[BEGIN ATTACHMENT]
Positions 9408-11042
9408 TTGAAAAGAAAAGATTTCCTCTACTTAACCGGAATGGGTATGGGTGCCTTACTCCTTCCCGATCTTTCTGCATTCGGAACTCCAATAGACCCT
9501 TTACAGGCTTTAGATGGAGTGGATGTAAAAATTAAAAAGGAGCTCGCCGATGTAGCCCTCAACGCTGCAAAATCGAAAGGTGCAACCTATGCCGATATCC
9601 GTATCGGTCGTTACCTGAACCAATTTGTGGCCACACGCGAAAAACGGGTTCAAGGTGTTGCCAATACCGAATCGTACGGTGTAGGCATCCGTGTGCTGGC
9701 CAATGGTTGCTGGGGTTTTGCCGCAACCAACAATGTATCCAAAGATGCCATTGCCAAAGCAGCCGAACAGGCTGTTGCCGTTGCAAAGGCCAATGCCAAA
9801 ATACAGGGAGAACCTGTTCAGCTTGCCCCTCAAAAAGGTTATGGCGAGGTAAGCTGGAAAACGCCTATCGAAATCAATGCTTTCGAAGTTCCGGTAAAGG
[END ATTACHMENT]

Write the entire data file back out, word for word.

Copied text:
Positions 9408-11042
9408 TTGAAAAGAAAAGATTTCCTCTACTTAACCGGAATGGGTATGGGTGCCTTACTCCTTCCCGATCTTTCTGCATTCGGAACTCCAATAGACCCT
9501 TTACAGGCTTTAGATGGAGTGGATGTAAAAATTAAAAAGGAGCTCGCCGATGTAGCCCTCAACGCTGCAAAATCGAAAGGTGCAACCTATGCCGATATCC
9601 GTATCGGTCGTTACCTGAACCAATTTGTGGCCACACGCGAAAAACGGGTTCAAGGTGTTGCCAATACCGAATCGTACGGTGTAGGCATCCGTGTGCTGGC
9701 CAATGGTTGCTGGGGTTTTGCCGCAACCAACAATGTATCCAAAGATGCCATTGCCAAAGCAGCCGAACAGGCTGTTGCCGTTGCAAAGGCCAATGCCAAA
9801 ATACAGGGAGAACCTGTTCAGCTTGCCCCTCAAAAAGGTTATGGCGAGGTAAGCTGGAAAACGCCTATCGAAATCAATGCTTTCGAAGTTCCGGTAAAGG